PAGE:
One is about George Bernard Shaw. He is traveling in a train from London to some place and the ticket checker comes. Bernard Shaw looks into everything, opens this suitcase, that suitcase, all the pockets, and the ticket is missing. He starts perspiring and looks very much afraid and concerned.
The ticket checker says, “I know you; everybody knows you. The ticket must be somewhere; there is no problem. You will find it. Don’t get so nervous and excited in your old age” – he was ninety.
The ticket checker said, “I will not disturb you, I am going. You just relax.”
George Bernard Shaw said, “You don’t understand. It is not the question of the ticket. Who is bothering about the ticket? The question is where am I going? Can you tell me where I am going? Without the ticket…now I have got into a tangle. I am not searching for the ticket for you – I don’t care about you or anybody. But the problem is: Where am I going?”
The ticket checker said, “My God, that is impossible for me to figure out where you are going. Now I can understand why you are feeling so nervous. Your hands are trembling.”
The second anecdote is about Mulla Nasruddin in the same situation as George Bernard Shaw. The ticket checker is asking for the ticket and he is looking everywhere. Other passengers are puzzled that he looks into every pocket but he leaves one pocket. He does not touch that one.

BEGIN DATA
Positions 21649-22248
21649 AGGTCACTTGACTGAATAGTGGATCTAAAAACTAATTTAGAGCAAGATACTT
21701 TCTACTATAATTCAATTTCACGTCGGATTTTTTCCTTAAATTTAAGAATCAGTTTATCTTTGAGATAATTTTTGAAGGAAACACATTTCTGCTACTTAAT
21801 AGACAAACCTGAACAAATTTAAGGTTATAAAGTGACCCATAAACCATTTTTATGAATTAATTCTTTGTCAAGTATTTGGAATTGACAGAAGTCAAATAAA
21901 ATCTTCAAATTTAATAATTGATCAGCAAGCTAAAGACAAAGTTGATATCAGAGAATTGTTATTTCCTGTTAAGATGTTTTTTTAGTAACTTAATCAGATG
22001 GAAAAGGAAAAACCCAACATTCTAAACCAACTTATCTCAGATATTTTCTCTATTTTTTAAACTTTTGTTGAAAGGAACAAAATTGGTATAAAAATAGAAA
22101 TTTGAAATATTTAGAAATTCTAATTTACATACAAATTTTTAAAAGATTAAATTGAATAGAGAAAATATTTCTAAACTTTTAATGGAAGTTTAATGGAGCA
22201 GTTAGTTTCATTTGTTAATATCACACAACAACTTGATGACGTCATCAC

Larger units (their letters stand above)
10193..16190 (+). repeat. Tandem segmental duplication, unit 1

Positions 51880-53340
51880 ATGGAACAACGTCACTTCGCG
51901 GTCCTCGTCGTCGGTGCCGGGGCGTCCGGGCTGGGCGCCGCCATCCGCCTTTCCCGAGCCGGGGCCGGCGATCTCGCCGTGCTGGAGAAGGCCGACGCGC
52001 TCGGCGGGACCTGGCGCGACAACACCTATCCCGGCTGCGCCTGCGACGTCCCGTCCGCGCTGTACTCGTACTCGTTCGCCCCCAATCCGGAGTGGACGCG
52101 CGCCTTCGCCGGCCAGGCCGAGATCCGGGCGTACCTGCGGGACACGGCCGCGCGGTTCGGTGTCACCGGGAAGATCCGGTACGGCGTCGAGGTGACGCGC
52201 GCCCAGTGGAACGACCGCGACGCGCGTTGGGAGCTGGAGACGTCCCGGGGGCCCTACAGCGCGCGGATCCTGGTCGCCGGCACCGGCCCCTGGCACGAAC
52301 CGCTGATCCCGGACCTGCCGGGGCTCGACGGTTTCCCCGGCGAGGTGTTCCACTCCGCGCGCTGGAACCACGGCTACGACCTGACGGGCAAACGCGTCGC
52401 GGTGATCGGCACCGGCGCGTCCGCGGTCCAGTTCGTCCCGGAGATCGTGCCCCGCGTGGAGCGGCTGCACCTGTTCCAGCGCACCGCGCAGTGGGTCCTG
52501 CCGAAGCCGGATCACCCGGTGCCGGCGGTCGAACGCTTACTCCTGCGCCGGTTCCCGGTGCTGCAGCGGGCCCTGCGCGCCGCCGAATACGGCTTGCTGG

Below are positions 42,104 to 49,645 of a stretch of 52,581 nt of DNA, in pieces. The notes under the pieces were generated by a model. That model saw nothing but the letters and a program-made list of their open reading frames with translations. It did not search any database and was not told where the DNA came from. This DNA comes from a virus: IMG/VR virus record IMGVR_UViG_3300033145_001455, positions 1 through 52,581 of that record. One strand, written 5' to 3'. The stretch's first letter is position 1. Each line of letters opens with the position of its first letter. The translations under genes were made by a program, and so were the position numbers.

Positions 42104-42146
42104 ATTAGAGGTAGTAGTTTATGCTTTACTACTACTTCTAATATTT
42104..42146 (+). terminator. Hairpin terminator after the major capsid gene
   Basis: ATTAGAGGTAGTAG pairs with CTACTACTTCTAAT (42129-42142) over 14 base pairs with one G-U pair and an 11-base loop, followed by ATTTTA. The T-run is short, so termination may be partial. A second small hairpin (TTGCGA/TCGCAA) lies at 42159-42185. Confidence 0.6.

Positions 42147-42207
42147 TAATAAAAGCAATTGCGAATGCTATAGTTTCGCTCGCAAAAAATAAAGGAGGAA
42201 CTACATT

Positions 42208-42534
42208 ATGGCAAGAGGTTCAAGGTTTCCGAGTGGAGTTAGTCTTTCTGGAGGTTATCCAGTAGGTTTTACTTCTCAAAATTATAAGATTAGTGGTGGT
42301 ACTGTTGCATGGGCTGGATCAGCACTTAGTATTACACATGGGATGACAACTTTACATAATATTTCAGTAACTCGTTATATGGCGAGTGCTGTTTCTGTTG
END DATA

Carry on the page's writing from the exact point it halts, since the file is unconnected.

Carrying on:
Finally, the ticket checker said, “You have looked everywhere but you don’t look into this pocket.”
He said, “Don’t talk about that pocket. That’s my only hope and I don’t want to destroy that hope. If it is not there I’m finished. Then it is nowhere else. So I cannot open that way. I will look everywhere possible…”
He had thrown all the clothes and everything out of the suitcases. The ticket checker was at a loss, the passengers were at a loss. But Mulla was absolutely reluctant, “Whatever happens, I am not going to touch that pocket. That I will leave because at least there is a hope that perhaps the ticket is there. If the ticket is not there then I am completely finished.”
The problem is the same: I don’t know where I am going. So as far as the world is concerned, you are Satyadharma – and there are two Satyadharmas here. Remember, you are not the other one. To make it clear, the other one is German; so don’t get mixed.
Just as you call me beloved master, beloved mystery, I call you beloved disciple, beloved mystery. Behind Swami Satyadharma everything is a mystery. Satyadharma is just a facade for the outside world, just a utilitarian identity; it is not your reality; but behind it is a mysterious being. You are becoming aware of gifts of existence, of mysteries. Something is happening through it; just allow it.